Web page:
There are many similarities between banks and GSM operators. They both have global distribution networks, with systems of financial clearing houses that handle the charges between companies within the network. The result is that a person’s bank card can be used globally, so can a smartphone, and the bill can be settled upon returning home.
But while these underlying networks are similar, with the potential to serve absolutely everyone, GSM companies have access to an entire tier of customers that banks do not. A significant percentage of the world’s adult population does not use traditional financial services, but the percentage of adults that don’t use a mobile network is far smaller.
GSM operators have a presence in a number of sectors where their services are used. People engage with these services through:
FinTech solutions could attract more attention in any of these sectors, and GSM operators need to be aware of the potential.
The underlying strength of mobile consumers is an opportunity for GSM operators to tap into the finance market. Pre-paid mobile customers generally have a strong connection with their mobile operator, regularly topping-up their balance and providing the operator with visibility of their phone usage, data consumption, spending patterns and financial capabilities. All that data links to the individual’s unique phone number, and it is a potential goldmine for the forward-thinking GSM operator.
FinTech companies are awakening to the enormous potential of accessing people who don’t engage with traditional banks by using mobile networks. This underbanked population could be brought into the formal financial economy for enormous new revenue streams, which could drive economic growth all over the world. With so many opportunities where mobile technology and FinTech could combine to produce mobile financial solutions, the question of whether retail banking has a sustainable future is a very real one.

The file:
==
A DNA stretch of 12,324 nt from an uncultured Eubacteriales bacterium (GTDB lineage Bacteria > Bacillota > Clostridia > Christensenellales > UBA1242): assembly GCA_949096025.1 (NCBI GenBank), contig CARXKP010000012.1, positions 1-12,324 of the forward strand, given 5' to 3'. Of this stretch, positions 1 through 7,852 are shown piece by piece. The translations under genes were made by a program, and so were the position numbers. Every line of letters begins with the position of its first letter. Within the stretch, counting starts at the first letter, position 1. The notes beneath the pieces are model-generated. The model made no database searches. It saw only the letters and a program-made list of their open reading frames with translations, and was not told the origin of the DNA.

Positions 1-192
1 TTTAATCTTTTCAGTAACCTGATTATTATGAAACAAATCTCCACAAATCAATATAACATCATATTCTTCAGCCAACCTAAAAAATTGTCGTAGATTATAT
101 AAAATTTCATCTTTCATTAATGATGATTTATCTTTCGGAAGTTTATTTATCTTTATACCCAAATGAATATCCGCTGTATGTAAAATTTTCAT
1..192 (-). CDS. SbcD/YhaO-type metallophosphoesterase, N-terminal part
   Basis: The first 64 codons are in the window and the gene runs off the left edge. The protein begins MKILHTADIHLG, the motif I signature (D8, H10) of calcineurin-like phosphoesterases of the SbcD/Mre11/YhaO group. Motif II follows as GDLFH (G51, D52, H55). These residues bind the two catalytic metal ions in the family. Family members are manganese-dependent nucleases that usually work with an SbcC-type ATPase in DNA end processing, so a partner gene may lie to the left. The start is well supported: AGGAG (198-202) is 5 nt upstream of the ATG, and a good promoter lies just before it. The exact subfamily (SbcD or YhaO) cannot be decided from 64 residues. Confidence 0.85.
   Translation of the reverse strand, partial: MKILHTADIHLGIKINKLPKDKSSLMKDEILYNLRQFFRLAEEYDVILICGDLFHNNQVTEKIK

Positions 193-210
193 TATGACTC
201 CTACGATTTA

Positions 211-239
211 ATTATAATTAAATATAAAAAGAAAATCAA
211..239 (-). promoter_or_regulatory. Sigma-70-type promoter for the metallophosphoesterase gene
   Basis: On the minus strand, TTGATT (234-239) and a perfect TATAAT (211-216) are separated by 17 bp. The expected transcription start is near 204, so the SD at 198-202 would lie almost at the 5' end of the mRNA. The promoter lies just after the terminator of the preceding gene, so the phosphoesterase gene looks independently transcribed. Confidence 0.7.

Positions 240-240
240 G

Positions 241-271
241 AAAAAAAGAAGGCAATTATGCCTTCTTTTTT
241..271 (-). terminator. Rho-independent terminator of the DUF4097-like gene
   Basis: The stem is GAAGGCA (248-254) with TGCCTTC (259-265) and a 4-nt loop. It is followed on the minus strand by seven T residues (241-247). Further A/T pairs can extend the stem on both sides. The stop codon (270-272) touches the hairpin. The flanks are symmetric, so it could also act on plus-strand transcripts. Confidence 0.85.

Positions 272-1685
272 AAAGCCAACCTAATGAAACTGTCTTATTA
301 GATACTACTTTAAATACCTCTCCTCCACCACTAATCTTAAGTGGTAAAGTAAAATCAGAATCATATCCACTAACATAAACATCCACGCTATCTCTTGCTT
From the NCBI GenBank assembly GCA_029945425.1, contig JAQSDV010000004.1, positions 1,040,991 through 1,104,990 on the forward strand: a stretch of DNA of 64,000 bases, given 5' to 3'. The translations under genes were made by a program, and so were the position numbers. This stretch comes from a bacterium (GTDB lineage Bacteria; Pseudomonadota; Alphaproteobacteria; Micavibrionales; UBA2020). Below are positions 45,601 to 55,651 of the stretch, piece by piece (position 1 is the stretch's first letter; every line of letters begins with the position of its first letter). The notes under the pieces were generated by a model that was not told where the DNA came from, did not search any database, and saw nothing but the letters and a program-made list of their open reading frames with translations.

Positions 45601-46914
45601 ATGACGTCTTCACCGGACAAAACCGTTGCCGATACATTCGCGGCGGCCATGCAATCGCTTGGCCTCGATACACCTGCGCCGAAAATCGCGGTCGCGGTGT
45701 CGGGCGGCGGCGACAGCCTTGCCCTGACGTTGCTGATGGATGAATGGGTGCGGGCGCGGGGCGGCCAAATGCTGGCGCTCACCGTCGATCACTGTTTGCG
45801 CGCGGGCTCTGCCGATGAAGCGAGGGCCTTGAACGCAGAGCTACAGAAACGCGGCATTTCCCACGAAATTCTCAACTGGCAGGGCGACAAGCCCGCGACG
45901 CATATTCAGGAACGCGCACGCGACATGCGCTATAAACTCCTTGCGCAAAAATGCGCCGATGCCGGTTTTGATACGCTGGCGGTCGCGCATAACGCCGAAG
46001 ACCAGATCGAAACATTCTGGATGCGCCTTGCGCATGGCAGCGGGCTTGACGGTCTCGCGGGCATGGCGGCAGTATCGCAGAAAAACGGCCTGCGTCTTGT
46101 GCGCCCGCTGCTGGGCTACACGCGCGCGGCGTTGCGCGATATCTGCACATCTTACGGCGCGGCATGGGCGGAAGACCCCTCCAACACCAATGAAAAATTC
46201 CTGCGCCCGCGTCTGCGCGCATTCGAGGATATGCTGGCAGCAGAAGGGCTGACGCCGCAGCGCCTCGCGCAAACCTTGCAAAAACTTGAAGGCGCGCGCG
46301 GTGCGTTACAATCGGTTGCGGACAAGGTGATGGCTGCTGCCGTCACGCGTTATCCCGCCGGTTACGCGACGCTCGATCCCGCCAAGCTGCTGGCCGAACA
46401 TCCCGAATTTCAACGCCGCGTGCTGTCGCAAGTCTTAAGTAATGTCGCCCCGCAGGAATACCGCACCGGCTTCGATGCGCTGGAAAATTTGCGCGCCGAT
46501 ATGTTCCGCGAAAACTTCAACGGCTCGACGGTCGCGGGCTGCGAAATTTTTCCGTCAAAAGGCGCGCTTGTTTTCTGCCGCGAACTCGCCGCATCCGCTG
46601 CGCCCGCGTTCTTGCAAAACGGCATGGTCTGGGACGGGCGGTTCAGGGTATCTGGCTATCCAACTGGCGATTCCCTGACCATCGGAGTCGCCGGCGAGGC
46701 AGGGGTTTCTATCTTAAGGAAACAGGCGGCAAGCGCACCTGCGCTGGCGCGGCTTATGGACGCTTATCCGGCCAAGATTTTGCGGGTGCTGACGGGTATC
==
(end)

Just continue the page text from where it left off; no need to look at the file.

Industry players are particularly interested in competing for market share across emerging markets in the world. Many African countries are emerging as a big focal point, with as many as 320 million citizens lacking access to a traditional banking solution. Many banks are pursuing deals with GSM operators to implement FinTech solutions to access these markets, but the GSM operators themselves should see the huge potential of integrating FinTech themselves.
The systems of traditional financial institutions are still unable to connect with large segments of populations across Africa, Asia and South America. For this reason, they need to partner with GSM operators to gain access to the markets they are targeting. Some FinTech providers are developing new credit scoring systems, using alternative sources of data like social media and payment histories with certain platforms to assess their viability for bank accounts. But these are not reliable data streams, and a far more powerful way for these financial institutions to access data about individuals would be to partner with GSM operators.